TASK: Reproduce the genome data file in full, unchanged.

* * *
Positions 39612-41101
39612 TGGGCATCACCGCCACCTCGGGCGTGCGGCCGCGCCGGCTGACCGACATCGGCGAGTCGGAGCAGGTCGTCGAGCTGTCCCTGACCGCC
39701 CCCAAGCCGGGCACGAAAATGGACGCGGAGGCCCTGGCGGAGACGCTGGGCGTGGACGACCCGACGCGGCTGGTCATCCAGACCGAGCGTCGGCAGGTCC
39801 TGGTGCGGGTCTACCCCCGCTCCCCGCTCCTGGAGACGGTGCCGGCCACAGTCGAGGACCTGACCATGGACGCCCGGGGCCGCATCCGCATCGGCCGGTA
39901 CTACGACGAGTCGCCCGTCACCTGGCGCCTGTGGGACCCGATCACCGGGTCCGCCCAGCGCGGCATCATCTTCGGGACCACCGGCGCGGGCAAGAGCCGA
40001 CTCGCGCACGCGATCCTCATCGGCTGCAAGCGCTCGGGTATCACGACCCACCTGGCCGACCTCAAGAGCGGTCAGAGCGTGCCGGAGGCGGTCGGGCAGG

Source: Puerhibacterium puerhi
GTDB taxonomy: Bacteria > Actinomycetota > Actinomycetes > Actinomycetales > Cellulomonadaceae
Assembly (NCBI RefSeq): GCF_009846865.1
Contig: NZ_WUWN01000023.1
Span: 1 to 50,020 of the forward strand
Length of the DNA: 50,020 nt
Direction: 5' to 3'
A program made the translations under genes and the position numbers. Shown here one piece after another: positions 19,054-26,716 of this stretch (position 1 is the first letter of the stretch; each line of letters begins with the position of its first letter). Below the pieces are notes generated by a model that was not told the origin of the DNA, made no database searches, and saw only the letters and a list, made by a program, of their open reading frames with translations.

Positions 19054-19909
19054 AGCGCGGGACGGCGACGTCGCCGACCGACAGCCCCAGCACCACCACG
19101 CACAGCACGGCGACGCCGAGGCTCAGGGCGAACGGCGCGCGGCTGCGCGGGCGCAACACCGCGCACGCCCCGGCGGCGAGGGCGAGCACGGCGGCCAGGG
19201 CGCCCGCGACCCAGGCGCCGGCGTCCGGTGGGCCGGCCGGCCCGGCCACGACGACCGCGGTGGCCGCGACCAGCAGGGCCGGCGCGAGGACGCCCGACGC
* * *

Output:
Positions 39612-41101
39612 TGGGCATCACCGCCACCTCGGGCGTGCGGCCGCGCCGGCTGACCGACATCGGCGAGTCGGAGCAGGTCGTCGAGCTGTCCCTGACCGCC
39701 CCCAAGCCGGGCACGAAAATGGACGCGGAGGCCCTGGCGGAGACGCTGGGCGTGGACGACCCGACGCGGCTGGTCATCCAGACCGAGCGTCGGCAGGTCC
39801 TGGTGCGGGTCTACCCCCGCTCCCCGCTCCTGGAGACGGTGCCGGCCACAGTCGAGGACCTGACCATGGACGCCCGGGGCCGCATCCGCATCGGCCGGTA
39901 CTACGACGAGTCGCCCGTCACCTGGCGCCTGTGGGACCCGATCACCGGGTCCGCCCAGCGCGGCATCATCTTCGGGACCACCGGCGCGGGCAAGAGCCGA
40001 CTCGCGCACGCGATCCTCATCGGCTGCAAGCGCTCGGGTATCACGACCCACCTGGCCGACCTCAAGAGCGGTCAGAGCGTGCCGGAGGCGGTCGGGCAGG

Source: Puerhibacterium puerhi
GTDB taxonomy: Bacteria > Actinomycetota > Actinomycetes > Actinomycetales > Cellulomonadaceae
Assembly (NCBI RefSeq): GCF_009846865.1
Contig: NZ_WUWN01000023.1
Span: 1 to 50,020 of the forward strand
Length of the DNA: 50,020 nt
Direction: 5' to 3'
A program made the translations under genes and the position numbers. Shown here one piece after another: positions 19,054-26,716 of this stretch (position 1 is the first letter of the stretch; each line of letters begins with the position of its first letter). Below the pieces are notes generated by a model that was not told the origin of the DNA, made no database searches, and saw only the letters and a list, made by a program, of their open reading frames with translations.

Positions 19054-19909
19054 AGCGCGGGACGGCGACGTCGCCGACCGACAGCCCCAGCACCACCACG
19101 CACAGCACGGCGACGCCGAGGCTCAGGGCGAACGGCGCGCGGCTGCGCGGGCGCAACACCGCGCACGCCCCGGCGGCGAGGGCGAGCACGGCGGCCAGGG
19201 CGCCCGCGACCCAGGCGCCGGCGTCCGGTGGGCCGGCCGGCCCGGCCACGACGACCGCGGTGGCCGCGACCAGCAGGGCCGGCGCGAGGACGCCCGACGC